Barrie explains: “We have seen an increase in our enrolment lately due to overseas Japanese students returning from the United States or Canada due to Covid-19 challenges, also students inside Japan, maybe due to favourable press associated with international schools like us who were tech-ready for online schooling.
“Price can often be misinterpreted as a guide to quality, and parents need to know that fee point does not imply this.”
Further globalisation makes people aware of educational needs that may not be offered in local schools [including] English and global citizenship as well as technology. There has also been a big increase in enquiries from China and Hong Kong of late. Japan is seen as safe with a good reputation for education.”
Price can often be misinterpreted as a guide to quality, and parents need to know that fee point does not imply a level of school or educational quality. For example, a premium fee international school may charge higher fees because it occupies a prime location, while a different school may be able to offer lower fees due to favourable lease terms.
Rajan Kaloo, director of services at elc International School in Malaysia, which was founded specifically to provide a more affordable international education, says: “Many families are fooled into believing the more expensive the school, the better.
“Thankfully over the years we have built a good reputation as an academic institution with a published track record of results”.
“Some unique characteristics are now emerging within mid-market international schools, such a good EAL provision.”
Tom Egerton, director of Franconian International School in Germany says that quality schools are so much more than just facilities. “It’s about the calibre of teachers you can attract,” he says.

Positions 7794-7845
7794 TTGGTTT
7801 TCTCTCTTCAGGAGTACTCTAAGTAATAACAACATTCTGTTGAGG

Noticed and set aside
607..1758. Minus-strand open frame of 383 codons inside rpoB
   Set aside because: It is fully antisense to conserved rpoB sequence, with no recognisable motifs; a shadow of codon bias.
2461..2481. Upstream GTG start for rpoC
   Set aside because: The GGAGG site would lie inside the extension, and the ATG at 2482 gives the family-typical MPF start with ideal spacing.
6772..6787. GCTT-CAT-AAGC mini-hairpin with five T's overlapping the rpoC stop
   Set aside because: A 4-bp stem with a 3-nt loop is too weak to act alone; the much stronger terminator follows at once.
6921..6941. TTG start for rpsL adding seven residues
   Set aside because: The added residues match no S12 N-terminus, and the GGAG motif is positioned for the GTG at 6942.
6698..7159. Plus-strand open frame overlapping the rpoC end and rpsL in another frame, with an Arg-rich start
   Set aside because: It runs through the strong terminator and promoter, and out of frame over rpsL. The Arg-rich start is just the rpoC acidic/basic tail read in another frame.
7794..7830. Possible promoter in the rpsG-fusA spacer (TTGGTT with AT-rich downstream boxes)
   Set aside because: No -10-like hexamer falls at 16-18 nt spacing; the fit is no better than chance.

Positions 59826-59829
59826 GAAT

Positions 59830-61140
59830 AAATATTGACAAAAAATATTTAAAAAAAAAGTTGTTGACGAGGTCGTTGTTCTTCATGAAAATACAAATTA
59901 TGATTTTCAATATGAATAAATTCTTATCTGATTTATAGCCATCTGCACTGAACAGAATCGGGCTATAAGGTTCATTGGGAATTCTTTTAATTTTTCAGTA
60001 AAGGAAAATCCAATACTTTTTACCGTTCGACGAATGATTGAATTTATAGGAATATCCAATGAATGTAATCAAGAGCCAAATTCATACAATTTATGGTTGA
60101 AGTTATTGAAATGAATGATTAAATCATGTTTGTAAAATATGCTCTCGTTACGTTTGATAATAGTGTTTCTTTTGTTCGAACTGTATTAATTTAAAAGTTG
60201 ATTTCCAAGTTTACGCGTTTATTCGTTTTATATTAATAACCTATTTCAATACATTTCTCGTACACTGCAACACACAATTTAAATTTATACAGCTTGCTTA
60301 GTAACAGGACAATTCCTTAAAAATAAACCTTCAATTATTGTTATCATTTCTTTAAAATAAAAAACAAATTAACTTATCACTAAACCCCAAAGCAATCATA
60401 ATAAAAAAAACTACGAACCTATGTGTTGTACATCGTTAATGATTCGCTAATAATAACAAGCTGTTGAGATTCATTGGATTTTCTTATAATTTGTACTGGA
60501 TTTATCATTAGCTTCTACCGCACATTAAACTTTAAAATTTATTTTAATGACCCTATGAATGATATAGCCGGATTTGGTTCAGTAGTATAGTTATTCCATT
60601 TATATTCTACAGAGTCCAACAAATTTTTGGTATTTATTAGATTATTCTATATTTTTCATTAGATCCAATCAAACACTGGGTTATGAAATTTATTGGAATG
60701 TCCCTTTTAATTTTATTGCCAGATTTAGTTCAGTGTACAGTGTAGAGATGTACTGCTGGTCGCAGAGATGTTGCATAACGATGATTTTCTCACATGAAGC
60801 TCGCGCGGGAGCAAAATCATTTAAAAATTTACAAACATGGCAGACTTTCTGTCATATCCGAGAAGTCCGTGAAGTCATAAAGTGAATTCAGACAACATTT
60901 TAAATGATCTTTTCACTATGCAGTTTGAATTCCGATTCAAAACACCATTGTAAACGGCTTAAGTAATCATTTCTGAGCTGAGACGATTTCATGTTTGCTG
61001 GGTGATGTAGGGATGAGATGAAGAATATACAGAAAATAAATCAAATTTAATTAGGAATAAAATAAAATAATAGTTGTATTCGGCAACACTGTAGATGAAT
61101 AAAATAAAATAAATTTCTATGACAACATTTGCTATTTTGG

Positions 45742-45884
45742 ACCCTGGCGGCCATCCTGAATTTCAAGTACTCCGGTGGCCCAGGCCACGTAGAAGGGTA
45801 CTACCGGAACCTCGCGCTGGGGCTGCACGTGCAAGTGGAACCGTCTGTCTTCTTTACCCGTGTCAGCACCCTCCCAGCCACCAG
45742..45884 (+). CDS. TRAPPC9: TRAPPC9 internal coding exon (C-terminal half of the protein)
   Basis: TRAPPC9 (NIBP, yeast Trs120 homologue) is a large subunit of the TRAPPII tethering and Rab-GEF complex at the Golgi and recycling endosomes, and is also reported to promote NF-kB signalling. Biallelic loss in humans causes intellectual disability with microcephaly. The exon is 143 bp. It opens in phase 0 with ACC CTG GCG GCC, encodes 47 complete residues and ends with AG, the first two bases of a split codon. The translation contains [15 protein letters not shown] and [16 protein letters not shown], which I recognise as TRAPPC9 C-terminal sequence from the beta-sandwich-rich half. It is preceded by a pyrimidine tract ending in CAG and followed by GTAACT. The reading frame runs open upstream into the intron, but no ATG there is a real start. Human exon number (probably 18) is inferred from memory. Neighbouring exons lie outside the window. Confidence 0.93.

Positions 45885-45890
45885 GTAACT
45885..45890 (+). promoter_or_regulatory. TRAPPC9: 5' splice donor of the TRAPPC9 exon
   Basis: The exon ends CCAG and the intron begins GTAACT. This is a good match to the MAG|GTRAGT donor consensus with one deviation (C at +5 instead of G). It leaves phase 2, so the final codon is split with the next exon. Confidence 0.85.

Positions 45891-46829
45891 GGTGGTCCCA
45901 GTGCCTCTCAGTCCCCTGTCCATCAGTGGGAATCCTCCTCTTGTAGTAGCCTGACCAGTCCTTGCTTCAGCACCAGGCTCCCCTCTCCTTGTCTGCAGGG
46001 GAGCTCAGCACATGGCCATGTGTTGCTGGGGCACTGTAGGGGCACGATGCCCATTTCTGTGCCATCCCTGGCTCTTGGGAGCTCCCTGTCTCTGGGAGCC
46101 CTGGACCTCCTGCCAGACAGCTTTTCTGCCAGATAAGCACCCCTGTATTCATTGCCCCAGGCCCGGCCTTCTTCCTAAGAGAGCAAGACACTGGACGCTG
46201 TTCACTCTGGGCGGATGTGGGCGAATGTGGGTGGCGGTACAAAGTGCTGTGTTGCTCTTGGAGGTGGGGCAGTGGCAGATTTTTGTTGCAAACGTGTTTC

“If teachers want to come to our school, it’s not because of the high salaries, it’s how the school can help develop them as teachers.
“There is still a strong interest in teachers to work overseas, but probably not to the extent that they used to due to the uncertainty of movement now as a result of Covid-19.
“However, we are still attracting highly motivated and skilled teachers to our school. We have very low turnover compared to the international average. When teachers decide to come here, many of them stay for a very long time. We have many teachers who have been here for 15 to 20 years. They’ve bought houses here, have financial security, the health system is well developed, and they grow as teachers, all of that is highly appealing.”
Some unique characteristics are now emerging within mid-market international schools. For example, several schools that fall into the mid-market fee sector are promoting a strong EAL (English as an additional language) teaching and learning structure in order to attract families of students unable to pass the EAL tests required of some of the more selective premium fee schools.